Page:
RPA focuses on the business process and leaves the existing IT systems alone. As such it is essentially a tactical “non-IT” solution that can be built and deployed quickly for immediate benefits.

Let process experts take control

RPA technology works on top of existing IT architecture at the presentation layer of business applications. Developers build robots through point-and-click functionality, using a graphical interface similar to MS Visio.

People with no specific knowledge of software programming language – but who have process expertise and an analytical bent – can be trained within a few weeks to automate processes using an RPA tool.

How to start with RPA

It’s fine to jump straight into an RPA pilot without an overarching strategy. However, while discreet pilots may deliver local wins to individual departments, it could leave you with potentially broken or sub-optimal end-to-end processes. Additionally, the wider organisational implications of having robots in production may be overlooked.

Design the RPA operating model

To truly transform your organisation through the use of robotics, you’ll need to be clear on your overall RPA strategy.

Establish an enterprise-level RPA operating model that covers the breadth of organisational, process and technology components needed to establish RPA as a sustainable capability within an organisation.

Manage the demand

Your return on RPA investment will vary according to the processes you choose to automate.

Pick the pilots and initial projects you automate carefully, so the entire organisation can see the potential benefits and start thinking about which processes to automate next.

If you don’t apply enough due diligence upfront to identify the best processes for RPA — and build in the necessary automated error-handing rules — the results may disappoint. This can result in reduced interest in the business for future RPA initiatives, with subsequent lost opportunities for more efficient, resilient and faster processes.

Get the right support

Without a good understanding of how RPA fits within your existing IT architecture, project management, software development and process improvement methodologies, it may not get the necessary executive support to spread through the right levels within the organisation.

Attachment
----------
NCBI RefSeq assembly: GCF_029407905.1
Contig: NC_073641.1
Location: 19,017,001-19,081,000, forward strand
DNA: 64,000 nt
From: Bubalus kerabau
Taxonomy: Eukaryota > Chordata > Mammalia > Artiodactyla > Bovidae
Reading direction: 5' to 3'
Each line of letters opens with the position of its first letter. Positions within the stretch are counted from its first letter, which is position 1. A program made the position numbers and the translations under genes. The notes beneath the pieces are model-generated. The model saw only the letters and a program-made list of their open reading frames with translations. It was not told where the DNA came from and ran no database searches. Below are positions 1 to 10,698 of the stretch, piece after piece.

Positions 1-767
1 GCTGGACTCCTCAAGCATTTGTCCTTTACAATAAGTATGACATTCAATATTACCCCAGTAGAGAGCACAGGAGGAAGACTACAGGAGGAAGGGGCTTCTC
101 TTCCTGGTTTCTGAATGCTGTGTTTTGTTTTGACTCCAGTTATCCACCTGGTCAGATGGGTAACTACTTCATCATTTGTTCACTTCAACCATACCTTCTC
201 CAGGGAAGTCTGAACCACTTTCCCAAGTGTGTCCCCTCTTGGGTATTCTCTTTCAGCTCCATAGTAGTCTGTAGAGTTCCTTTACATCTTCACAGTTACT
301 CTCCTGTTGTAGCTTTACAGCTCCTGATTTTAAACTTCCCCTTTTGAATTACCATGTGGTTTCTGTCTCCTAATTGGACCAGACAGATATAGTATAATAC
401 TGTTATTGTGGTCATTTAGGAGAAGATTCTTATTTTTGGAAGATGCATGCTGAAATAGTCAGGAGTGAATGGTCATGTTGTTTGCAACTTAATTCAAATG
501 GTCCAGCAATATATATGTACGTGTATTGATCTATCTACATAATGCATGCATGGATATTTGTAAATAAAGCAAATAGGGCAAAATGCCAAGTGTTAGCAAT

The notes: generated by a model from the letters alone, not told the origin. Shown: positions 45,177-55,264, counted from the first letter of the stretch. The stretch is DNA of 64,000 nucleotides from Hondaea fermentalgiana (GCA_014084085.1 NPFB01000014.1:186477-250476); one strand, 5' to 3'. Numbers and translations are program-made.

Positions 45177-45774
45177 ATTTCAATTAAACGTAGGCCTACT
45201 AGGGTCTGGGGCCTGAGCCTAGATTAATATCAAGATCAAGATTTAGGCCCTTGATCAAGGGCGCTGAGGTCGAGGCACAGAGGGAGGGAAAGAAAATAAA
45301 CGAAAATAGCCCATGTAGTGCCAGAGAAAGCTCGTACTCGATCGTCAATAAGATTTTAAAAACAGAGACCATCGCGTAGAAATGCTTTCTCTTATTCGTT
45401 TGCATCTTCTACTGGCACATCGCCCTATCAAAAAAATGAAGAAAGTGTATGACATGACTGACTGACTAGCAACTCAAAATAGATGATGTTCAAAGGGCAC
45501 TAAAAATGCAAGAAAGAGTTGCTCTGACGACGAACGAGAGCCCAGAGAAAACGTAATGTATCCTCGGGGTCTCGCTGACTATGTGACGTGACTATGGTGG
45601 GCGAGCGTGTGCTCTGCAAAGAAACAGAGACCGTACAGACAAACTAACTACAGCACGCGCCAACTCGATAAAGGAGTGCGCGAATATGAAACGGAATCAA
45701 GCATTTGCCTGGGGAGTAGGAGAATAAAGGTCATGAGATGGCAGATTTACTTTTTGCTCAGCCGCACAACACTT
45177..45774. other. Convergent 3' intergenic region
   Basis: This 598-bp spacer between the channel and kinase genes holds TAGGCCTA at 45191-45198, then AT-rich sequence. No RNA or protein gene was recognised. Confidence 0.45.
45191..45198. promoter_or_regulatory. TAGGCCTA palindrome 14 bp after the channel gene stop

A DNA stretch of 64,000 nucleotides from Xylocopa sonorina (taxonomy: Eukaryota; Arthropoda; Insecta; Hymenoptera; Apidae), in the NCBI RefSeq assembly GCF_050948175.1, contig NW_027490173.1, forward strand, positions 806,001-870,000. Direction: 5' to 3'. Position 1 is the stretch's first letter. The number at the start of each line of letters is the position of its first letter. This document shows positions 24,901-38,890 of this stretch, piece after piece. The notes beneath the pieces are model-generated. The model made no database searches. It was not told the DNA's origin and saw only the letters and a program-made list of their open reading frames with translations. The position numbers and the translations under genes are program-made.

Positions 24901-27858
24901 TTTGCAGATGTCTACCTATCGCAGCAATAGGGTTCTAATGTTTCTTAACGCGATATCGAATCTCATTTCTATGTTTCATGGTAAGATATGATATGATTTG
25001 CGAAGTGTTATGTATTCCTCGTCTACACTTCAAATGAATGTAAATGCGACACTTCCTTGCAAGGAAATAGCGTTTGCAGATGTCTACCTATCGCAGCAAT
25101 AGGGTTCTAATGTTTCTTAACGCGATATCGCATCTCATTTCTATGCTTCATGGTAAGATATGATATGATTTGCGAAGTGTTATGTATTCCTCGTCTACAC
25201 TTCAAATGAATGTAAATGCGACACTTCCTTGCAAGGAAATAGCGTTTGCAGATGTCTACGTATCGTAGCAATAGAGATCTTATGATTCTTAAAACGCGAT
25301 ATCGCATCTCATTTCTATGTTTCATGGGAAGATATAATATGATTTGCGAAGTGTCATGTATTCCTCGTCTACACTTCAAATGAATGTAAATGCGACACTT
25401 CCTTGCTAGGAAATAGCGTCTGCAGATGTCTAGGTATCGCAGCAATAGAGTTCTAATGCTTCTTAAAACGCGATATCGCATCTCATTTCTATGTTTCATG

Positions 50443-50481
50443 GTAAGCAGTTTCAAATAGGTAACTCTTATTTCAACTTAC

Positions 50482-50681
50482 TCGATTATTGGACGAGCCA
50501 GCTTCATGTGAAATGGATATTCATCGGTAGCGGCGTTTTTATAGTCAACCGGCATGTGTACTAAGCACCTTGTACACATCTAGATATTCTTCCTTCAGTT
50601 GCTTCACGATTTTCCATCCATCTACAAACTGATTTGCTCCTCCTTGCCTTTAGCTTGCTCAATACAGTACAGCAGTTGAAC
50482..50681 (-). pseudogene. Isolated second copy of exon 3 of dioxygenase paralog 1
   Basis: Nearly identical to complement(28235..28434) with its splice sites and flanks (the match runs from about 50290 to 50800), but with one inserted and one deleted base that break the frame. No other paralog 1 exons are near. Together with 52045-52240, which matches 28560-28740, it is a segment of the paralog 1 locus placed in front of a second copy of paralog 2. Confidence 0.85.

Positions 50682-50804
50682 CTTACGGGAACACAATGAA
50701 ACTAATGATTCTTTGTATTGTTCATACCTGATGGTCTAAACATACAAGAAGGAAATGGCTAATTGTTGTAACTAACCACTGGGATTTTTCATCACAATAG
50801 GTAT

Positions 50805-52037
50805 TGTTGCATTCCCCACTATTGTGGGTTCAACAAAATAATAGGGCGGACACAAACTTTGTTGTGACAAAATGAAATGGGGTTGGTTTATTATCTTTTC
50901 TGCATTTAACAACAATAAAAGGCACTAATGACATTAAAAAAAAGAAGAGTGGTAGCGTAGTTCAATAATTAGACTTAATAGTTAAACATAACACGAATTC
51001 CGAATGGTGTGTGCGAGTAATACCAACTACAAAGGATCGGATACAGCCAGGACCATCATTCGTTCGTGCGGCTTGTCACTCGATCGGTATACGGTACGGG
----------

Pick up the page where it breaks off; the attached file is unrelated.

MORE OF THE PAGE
While IT departments will be glad to shed responsibility for application updates, they will need to be reassured that RPA won’t “break things.” They’ll also need to know about the security aspects of linking multiple applications along your “robot process line.”

Start small on your RPA journey

RPA is not the end of the workplace as we know it. The winners in the digital world will develop an effective “digital pairing” strategy – where robots perform the mundane tasks while humans manage exceptions and orchestrate the robots to interact with each other through end-to-end digital, process orchestration.

Start small on your RPA journey. Spend time conducting technology proof-of-concepts on a few different processes, so you’ll understand the nature of processes that are most suitable for RPA.

Once you’re convinced of the technology and its benefits, leave the technology behind and start developing an enterprise-wide strategy to use robotics throughout your operations.

It is then time to look at your business process portfolio and evaluate how the introduction of robotics can change the rationale for insource vs. outsource or the onshoring vs. offshoring of these processes.

You can choose to go on the robotics journey alone or bring in an experienced partner.

 

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Robot Gets Citizenship, Robo Surgeons and China’s Algorithms

Happy middle of the week, Algorology subscriber!

This week has been crazy, from machines getting citizenship to beating human surgeons.

Saudi Arabia grants citizenship to a female robot 👩

A non-human woman named Sophia has become a citizen of SA, making it the first country to grant a robot the right to citizenship.

Crazy? Huh

Elon Musk immediately replied to this:

“Just feed it The Godfather movies as input. What’s the worst that could happen?”

Obviously, he isn’t fooled by Sophia’s delicate features, fully expecting her to go the Skynet route and murder everyone.

But what does this mean in a legal way? Is a robot now a fully participating member of society?

Can I sue Sophia?

Does she have the same rights as me?

Can Sophia go to jail for killing someone?

Can Sophia sue creators for being abusive?

Can she sue me? Can she sue you? 😨

I don’t think I’m ready for this mentally. This is too damn fast.